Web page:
While averaging similar velocities on the speeds of both his slider and fastball, Lidge also showed a tendency to overthrow his changeup in 2009, increasing its average speed to about 85 mph.

Though it doesn’t seem like a major change, a decreasing disparity between the speeds of his fastball and changeup made a world of difference in the eyes of opposing batters.

Lidge’s 2009 struggles were very closely related with his control, or, lack there of it. His BB/9 increased from 4.54 in 2008 to 5.22 in 2009.

Pair that with a K/9 that decreased from 11.94 in 2008 to 9.36 in 2009, and the result that you get is that opposing batters are putting more of his pitches into play, evidenced by a ridiculous BABIP (Batting Average on Balls In Play) of .369.

With those numbers fluctuating from years prior, it was important for Lidge to keep runners off base, and if they were to reach, to leave them there. However, his LOB% was way down from 2008 to a sad 62.8% in 2009.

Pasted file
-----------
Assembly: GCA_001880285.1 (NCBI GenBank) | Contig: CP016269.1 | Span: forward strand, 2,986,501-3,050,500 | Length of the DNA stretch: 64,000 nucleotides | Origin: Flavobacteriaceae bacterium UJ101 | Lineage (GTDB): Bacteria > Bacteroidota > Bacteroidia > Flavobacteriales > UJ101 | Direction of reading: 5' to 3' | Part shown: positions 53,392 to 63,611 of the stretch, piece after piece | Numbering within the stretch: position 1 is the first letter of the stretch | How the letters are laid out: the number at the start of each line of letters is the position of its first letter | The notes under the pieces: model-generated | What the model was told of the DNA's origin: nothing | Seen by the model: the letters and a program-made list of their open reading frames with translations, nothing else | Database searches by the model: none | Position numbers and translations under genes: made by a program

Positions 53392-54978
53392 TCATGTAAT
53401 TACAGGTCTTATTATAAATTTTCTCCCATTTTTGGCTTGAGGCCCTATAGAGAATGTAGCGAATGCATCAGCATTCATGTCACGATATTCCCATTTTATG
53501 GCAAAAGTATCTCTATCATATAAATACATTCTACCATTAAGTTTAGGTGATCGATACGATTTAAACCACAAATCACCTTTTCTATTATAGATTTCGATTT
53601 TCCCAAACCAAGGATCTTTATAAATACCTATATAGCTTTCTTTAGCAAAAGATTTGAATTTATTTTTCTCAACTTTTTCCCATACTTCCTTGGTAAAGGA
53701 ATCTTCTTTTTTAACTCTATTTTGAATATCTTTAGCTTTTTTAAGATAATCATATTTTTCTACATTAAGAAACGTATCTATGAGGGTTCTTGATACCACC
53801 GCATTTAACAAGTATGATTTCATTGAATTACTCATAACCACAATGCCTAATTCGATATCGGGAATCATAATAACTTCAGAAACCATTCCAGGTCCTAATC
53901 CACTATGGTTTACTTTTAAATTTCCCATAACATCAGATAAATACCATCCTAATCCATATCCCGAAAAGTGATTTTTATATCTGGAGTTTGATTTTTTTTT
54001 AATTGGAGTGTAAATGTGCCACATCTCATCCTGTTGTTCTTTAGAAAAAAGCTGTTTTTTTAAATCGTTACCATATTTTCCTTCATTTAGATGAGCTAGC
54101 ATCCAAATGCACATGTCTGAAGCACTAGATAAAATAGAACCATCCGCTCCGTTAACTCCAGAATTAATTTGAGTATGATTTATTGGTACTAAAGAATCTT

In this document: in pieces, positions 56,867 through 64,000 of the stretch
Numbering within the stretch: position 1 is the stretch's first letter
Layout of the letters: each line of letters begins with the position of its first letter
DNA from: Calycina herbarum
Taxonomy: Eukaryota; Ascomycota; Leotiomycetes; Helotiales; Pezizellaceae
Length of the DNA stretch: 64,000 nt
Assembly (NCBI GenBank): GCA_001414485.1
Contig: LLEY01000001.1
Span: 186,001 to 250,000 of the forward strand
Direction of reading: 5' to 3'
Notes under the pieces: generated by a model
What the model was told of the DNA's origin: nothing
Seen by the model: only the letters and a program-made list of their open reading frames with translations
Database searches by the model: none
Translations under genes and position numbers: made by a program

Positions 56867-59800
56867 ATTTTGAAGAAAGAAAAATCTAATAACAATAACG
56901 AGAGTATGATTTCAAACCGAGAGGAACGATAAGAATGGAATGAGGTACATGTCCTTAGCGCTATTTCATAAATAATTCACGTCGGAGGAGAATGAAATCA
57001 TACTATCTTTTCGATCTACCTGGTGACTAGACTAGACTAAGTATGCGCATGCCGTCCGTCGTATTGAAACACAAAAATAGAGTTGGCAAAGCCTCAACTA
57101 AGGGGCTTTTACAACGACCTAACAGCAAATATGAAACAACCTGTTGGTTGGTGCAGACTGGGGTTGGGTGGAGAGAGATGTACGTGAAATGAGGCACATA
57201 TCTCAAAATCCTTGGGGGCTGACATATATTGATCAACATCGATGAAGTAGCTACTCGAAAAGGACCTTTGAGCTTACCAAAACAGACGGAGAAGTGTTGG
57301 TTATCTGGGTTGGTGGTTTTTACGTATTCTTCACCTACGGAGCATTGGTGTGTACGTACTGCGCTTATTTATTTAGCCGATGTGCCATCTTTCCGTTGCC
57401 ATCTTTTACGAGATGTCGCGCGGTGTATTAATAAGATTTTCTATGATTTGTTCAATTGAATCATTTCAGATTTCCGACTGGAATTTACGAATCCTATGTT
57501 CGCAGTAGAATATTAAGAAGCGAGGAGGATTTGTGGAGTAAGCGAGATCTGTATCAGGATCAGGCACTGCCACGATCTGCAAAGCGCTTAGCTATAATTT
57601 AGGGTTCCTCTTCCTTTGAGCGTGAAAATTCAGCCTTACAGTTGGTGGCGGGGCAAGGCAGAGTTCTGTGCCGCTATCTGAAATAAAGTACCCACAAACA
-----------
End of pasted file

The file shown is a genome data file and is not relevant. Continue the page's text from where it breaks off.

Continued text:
Runners who reached base against Lidge weren’t often left there for long: he surrendered 11 home runs in his worst season as a closer.

In 2010, it appeared as though Lidge figured something out. Feeling good coming off of surgery, he returned a lot of confidence to his slider, using it more than ever (58.3%).

While nearly completely throwing his changeup by the wayside, he threw his fastball 38.6% of the time.

He made up for the lack of a changeup by slowing his slider down, now averaging about 83 mph, and throwing his fastball at an average 91 mph.

“Back to basics” was the 2010 theme for Brad Lidge, as he also saw a rise in his K/9 (10.25) and a decline in his BB/9 (4.73). 

While home runs were still a problem, he was able to decrease their damage against him, limiting his HR/9 to 0.99. He stranded 82 percent of runners left on base, and his astronomical 2009 BABIP came back down to .260.